Killing Our Darlings

The following is the third post on the book Make It Stick by Brown, Roediger, and McDaniel.  Henry L. Roediger, III will be the keynote speaker at this year’s TLTCon, May 16-17, 2019, on the campus of the College of Charleston.  Attendees will receive a free copy of Make It Stick upon registration to promote Roediger’s visit and the learning experience. Click the hyperlinks to read blog posts on “effortful retrieval” and “varied practice” as learning strategies.


“In writing, you must kill all your darlings.”  That’s advice from William Faulkner where he is encouraging writers not to shy from deleting favorite but useless passages from manuscripts.  It may be helpful advice for teachers, too.   Few theories are as dear as learning styles theory (LST), which urges teachers to use a variety of presentation methods to meet preferred modes of learning.  If you believe the grammar of chapter six’s title “Get beyond Learning Styles” expresses the writers’ true feelings about LST, you’re correct.  Move past it.  Get over it.  Research suggests the theory is overrated at best and dispiriting at worst.


We shouldn’t be surprised at their argument, however, given LST’s “perverse effect” (148) of subordinating hard work to style preference.  Brown, Roediger, and McDaniel have made it abundantly clear that effort is key to learning.  That’s the one note they’ve been blowing all along. The sooner we jettison “easy learning is the best learning” the better.

That said, we should consider whether a chapter debunking learning style theory is nothing short of a “Get out of jail free” card for us instructors—i.e., we don’t have to worry about how we teach since learning is really up to the learner.  Such is not the case.  In a previous blog on “effortful retrieval” (ET) I highlighted the limitations of “dipstick testing”—i.e., testing that measures a student’s short-term memory.  These tests can also be called “static testing” because they measure a student’s learning at a specific time in the same way that a dipstick tells us where the oil level is while we’re at the BP on Highway 17 at 3:15 pm on Monday, November 26, 2018.  The information is helpful for the moment but could quickly become irrelevant if an engine valve is going out or the oil plug is faulty.  In short, there are more precise measurements to take if we really want to know how the Honda Accord is running.  Enter dynamic testing, a term we could have predicted.  Dynamic testing aims at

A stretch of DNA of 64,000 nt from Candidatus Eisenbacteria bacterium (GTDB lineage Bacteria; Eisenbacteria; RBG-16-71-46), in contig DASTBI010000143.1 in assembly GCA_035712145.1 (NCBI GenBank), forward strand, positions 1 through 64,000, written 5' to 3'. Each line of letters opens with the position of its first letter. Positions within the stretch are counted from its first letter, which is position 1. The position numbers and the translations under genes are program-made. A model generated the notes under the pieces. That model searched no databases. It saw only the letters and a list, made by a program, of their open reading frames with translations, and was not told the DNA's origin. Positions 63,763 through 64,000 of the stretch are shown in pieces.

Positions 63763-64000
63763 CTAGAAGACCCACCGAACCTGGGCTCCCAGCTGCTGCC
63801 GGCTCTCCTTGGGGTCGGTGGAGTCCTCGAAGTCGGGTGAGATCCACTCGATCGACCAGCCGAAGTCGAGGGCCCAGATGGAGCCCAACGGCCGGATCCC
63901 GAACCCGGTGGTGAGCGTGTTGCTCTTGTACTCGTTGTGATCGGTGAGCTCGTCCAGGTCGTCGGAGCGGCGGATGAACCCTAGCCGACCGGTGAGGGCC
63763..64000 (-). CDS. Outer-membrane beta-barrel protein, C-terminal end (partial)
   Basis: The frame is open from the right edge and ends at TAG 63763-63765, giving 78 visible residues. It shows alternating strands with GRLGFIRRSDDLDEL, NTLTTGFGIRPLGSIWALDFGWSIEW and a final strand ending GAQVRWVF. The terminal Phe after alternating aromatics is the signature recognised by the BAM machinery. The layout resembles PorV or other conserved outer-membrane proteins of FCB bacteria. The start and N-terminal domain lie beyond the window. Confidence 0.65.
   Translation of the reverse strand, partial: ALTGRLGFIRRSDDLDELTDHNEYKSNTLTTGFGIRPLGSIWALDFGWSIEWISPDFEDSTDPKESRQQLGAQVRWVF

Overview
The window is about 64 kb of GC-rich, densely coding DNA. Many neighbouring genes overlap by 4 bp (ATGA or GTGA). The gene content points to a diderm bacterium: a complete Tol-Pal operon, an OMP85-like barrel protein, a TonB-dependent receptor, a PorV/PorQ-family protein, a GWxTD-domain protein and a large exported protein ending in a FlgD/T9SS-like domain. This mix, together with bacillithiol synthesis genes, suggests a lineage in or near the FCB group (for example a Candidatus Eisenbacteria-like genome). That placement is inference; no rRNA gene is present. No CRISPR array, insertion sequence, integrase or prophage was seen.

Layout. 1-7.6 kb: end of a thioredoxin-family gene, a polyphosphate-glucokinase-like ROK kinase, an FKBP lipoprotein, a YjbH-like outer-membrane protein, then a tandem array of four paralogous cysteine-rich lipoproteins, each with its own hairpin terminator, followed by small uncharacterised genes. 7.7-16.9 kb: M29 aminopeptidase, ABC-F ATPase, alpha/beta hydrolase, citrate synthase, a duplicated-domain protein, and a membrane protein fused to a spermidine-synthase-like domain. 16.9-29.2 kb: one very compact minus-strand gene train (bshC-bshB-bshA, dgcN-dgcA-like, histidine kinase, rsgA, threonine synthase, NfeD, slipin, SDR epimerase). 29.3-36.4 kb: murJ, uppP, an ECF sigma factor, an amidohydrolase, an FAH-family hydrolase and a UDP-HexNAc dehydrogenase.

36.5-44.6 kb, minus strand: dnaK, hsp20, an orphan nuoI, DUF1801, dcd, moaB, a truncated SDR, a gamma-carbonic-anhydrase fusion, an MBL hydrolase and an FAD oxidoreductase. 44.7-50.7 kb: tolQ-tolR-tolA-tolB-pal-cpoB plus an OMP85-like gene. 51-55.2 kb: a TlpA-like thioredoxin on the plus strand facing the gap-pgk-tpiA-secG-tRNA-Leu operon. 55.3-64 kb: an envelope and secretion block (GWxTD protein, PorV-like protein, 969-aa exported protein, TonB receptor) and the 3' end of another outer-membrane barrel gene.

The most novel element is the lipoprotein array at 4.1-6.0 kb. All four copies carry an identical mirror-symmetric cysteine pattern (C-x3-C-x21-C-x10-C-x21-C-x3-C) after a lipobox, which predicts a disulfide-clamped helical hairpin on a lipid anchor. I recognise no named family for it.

determining the state of one’s expertise; refocusing learning on areas of low performance; follow-up testing to measure the improvement and to refocus learning so as to keep raising expertise.  Thus, a test may assess a weakness, but rather than assuming that the weakness indicates a fixed inability, you interpret it as a lack of skill or knowledge than can be remedied (151).

If this description rings with Carol Dweck’s concept of a growth mindset, you’re right, and there are at least two important takeaways for instructors.  The first is represented directly from the above excerpt: offer testing regularly for students to assess their weaknesses.  They can redouble efforts to improve weak areas and check for improvement with subsequent testing.  Certain course formats are more suited for this type of testing and follow-up testing, gaming being perhaps the best.


The second takeaway is more applicable to a wider variety of course designs: clearly identify what skill(s) we are testing.  As teachers, we can too easily be guilty of giving tests that simply cover content areas.  Ill-defined testing yields useless information.  Call it non-information or—better yet—Statistically Hopeless Ill-defined Testing.  Would any one of us be satisfied by going to the doctor and having to sit through a barrage of tests only to be told we’re “sick” at the end of the appointment?  “Sick with what?” we demand.  That diagnosis isn’t good enough for you or the doctor, and more testing will ensue.  The same holds true in cases where Professor Z announces, “There will be a quiz on chapter 10, pages 253-75.”  What’s being measured?  Students who earn a D on a quiz so poorly defined only know that they are below average in chapter 10, pages 253-75.  That’s not helpful, and it’s not education.


Providing our students with clearly articulated objectives prior to testing is essential to dynamic testing.  The clarity lets the students know exactly what skill they are being tested on.  As instructors, we should be able to finish this statement for every graded assignment: “This [test, quiz, writing assignment, etc.] measures the student’s ability to . . .”  (Nota bene: I recommend Bloom’s Revised Taxonomy Action Verbs to formulate and scale objectives.) The student should be able to verbalize the objective(s) in return.  If we can’t say precisely what we are testing, let’s save ourselves the irritation when grading and students the bewilderment of blindly reading over information in hopes of reaching unforeseen goals.  That’s a darling everyone can do without.

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